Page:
MILWAUKEE (BVM) — “I don’t really like talking about myself. I never have. I’ve never been that way.”
It’s true Shannon Smith doesn’t like talking about himself, but someone should talk about him.
The 6-foot-5 wing player had a successful basketball career that took him all the way to the pros. He has been inducted into both the Dominican High School and University of Wisconsin-Milwaukee (UWM) Athletic Hall of Fame. Smith’s basketball career was then followed by a career as a therapist in his hometown of Milwaukee as well as with the National Basketball Players Association (NBPA). He’s also spent time at the broadcaster’s table doing color commentary for local high school basketball games.
The licensed professional counselor was originally a top 100 basketball recruit coming out of Dominican in 1991, where he had led the Knights to a Wisconsin Independent Schools Athletic Association (WISAA) state championship his senior year. Accepting a scholarship to play at Marquette University, Smith spent the first two years of his college career as a member of the then-Warriors.
During his sophomore year he realized that he was not going to get the most out of his basketball career if he stayed at Marquette. Smith began looking for colleges to transfer to. After some time he decided to go to the program that was the first to ever offer him a scholarship back when he was a freshman in high school, UWM.
In just two seasons with the Panthers, Smith was phenomenal. He averaged 24.5 points per game his junior year and finished 10th in the nation in scoring for the 1994-95 season. After his senior year, he left UWM as the fourth all-time leading scorer in the school’s Division I history.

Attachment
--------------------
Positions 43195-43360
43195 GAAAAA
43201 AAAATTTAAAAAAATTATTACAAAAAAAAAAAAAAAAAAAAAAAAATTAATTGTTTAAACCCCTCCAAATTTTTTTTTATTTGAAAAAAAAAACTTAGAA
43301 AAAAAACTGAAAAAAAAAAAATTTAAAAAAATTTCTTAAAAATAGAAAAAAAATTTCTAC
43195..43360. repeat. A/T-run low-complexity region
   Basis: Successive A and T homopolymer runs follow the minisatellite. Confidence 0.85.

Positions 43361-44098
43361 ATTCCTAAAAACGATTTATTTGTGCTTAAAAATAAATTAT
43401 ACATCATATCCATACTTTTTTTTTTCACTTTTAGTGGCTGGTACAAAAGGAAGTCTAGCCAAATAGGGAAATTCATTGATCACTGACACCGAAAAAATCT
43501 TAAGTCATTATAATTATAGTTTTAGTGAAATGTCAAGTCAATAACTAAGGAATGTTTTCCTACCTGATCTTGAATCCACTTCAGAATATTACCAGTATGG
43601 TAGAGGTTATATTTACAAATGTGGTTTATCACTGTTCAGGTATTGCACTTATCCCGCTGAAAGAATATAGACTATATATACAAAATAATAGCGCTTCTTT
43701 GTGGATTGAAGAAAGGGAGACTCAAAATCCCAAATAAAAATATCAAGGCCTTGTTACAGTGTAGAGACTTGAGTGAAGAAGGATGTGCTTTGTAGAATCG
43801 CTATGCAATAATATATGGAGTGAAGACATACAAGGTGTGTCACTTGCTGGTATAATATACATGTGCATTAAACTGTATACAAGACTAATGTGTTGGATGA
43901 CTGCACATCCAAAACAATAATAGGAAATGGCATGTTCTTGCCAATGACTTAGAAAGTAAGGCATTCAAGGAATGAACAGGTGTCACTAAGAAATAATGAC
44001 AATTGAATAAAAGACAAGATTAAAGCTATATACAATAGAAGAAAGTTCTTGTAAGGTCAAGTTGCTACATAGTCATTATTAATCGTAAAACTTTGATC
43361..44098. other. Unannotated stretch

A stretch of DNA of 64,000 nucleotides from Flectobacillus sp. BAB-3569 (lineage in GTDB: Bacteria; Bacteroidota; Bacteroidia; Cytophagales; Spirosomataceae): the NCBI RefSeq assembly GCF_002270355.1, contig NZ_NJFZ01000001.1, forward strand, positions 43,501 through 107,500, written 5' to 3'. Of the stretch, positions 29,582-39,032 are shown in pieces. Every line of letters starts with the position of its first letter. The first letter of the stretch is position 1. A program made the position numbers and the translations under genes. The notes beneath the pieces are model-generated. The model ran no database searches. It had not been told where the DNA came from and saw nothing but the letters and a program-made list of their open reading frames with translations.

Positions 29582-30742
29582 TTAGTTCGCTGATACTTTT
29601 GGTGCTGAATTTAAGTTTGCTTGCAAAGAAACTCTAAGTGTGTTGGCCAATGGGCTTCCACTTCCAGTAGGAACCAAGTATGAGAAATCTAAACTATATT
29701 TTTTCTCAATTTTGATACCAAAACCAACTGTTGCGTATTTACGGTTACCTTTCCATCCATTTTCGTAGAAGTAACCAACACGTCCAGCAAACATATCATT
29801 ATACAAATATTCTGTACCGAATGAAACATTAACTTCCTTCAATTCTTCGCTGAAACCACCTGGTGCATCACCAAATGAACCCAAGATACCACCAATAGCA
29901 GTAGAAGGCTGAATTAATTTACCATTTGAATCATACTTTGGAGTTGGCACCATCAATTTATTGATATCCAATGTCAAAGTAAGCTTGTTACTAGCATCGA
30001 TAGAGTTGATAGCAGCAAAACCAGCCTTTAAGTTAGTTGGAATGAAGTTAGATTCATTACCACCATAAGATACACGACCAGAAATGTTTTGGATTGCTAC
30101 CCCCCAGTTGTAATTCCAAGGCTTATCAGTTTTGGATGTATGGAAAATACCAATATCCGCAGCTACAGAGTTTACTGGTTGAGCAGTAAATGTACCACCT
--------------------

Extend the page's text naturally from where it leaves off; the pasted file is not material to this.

“It was great to get back on the court and it was great to see your potential finally get realized,” Smith said. “That’s the reason why I transferred. I wanted to get more playing time. I wanted a little more freedom and UWM allowed that.”
That potential carried him into a professional career that took him overseas to Europe at one point and then to the NBA with the Indiana Pacers in 1999.
“Finally one summer (Pacers general manager) Donnie Walsh said, ‘We’re going to have you in for a tryout, we’re going to bring in three other guys and if you do well we’ll sign you on the spot.’ I’ll never forget that day. … I walk into Market Square Arena, there’s Larry Bird sitting courtside, Donnie Walsh, Rick Carlisle, Dick Harter, all the scouts and staff and they’re just sitting there and they put us through this workout and my mentality was I’m going to go first and I’m going to put the pressure on everyone else so that’s what I did and I walked off the court and Donnie Walsh said, ‘Congratulations,’” Smith explained.
Shannon Smith retired from professional basketball in 2001, but that’s not the end of his story. Back when he was in college, he was ineligible to play his first season at UWM due to NCAA transfer rules. He used that year to improve his game, but also to take 18 credits both semesters. This allowed him to graduate Cum Laude with a degree in community education during his redshirt junior year.
He then used the final year of his scholarship to begin his graduate work to get a master’s degree in educational psychology to become a therapist. Smith finished this degree after his basketball career.